VATICAN CITY - Pope Francis aims to unite conservative and reformist strands of Catholicism with the first canonisation of two popes this month - an impressive masterstroke that has already stirred dissent in some quarters.
Conferring sainthood on John XXIII and John Paul II means bringing together two distinct schools of thought on what a pope should be - a humble parish priest figure or a globetrotting, charismatic superstar.
John Allen, a Vatican affairs expert at the Boston Globe in the United States, has written that the joint canonisation shows Francis's "inclusive spirit".
"Francis is speaking not just to the outside world but to rival camps within the Catholic fold who see John XXIII and John Paul II as their heroes - meaning liberals and conservatives, respectively," he said.
Just a few months into his reign, Francis broke with tradition last year by dramatically propelling the canonisation case for John XXIII - known as "Good Pope John" and a pontiff with whom he shares similarities.
Less widely known than Poland's Karol Wojtyla, Italy's Angelo Roncalli played a key role in modernising Catholicism in the 1960s and to this day inspires progressives who want a more down-to-earth Church.
The two popes will be canonised together in St Peter's Basilica on April 27, with many pilgrims - anything from hundreds of thousands to a few million - expected.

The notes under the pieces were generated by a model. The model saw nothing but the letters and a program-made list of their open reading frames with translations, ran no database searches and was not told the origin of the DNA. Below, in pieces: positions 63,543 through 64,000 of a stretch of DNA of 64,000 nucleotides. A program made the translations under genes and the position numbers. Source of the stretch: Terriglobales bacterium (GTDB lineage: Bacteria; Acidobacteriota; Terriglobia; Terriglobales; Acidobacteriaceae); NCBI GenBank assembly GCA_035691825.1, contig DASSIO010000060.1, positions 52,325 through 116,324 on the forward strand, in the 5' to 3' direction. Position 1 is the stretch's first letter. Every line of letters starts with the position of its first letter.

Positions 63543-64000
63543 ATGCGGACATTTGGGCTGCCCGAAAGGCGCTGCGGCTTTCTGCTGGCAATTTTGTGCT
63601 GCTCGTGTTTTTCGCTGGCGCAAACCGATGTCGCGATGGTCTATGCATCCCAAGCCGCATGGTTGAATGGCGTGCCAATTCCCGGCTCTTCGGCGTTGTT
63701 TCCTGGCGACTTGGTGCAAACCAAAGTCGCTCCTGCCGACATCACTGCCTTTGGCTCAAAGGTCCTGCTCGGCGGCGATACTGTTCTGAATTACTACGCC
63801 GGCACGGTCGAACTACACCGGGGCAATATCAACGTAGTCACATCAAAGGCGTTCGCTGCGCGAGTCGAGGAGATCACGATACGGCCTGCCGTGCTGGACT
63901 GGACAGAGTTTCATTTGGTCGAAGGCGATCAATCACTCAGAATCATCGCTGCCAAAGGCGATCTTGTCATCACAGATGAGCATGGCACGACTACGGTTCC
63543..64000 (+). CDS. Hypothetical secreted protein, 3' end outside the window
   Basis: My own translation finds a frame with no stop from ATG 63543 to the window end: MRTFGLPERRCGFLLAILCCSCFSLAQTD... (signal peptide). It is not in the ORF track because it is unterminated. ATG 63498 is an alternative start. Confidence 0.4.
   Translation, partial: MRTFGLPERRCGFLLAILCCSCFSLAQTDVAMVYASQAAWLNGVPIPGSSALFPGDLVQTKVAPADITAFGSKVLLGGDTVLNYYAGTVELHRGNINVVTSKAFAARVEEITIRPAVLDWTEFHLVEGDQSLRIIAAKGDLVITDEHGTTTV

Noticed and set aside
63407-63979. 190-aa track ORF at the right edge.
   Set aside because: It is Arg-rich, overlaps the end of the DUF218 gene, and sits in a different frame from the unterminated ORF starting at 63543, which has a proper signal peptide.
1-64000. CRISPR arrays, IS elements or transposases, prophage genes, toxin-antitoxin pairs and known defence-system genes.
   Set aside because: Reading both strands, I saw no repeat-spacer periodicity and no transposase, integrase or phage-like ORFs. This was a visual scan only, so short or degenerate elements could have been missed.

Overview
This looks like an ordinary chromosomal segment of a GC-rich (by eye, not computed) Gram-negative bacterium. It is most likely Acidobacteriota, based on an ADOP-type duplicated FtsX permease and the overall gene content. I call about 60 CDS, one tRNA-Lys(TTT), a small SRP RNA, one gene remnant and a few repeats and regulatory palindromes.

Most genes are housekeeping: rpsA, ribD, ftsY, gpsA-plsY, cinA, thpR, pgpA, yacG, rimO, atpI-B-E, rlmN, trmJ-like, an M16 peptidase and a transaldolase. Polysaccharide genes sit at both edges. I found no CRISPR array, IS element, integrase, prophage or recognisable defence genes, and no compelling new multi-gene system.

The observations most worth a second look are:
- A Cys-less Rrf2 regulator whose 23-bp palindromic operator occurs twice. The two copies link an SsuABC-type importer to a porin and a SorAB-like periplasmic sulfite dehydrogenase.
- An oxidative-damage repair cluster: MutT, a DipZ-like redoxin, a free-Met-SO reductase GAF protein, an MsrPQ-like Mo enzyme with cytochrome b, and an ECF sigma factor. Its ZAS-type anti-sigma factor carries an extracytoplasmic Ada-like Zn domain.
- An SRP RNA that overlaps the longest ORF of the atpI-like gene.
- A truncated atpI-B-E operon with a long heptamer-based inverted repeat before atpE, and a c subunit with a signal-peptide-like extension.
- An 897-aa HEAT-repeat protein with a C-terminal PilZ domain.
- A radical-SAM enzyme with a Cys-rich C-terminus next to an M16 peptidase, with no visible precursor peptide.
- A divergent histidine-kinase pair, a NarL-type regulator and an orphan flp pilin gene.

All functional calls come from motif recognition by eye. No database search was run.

Rome city authorities are deploying thousands of police officers and setting up four giant screens in the city centre so pilgrims can follow the canonisation mass.
Pope emeritus Benedict XVI, who last year became the first pontiff to resign since the Middle Ages, could also attend, meaning two living and two deceased popes would be present at the historic ceremony.
Enthusiasts can follow the action on the dedicated website www.2papisanti.org which has even been coming out with daily vignettes depicting the two popes preparing for sainthood as comic-book characters.
While sainthood appeared a foregone conclusion for John Paul II from the moment a vast crowd of mourners chanted "Santo Subito!" (Sainthood Now!) at his funeral in 2005, the result for John XXIII was less obvious.
With his canonisation announcement in July 2013, Francis confirmed two miracles attributed to John Paul II in the traditional procedure for sainthood, but crucially skipped a step for John XXIII.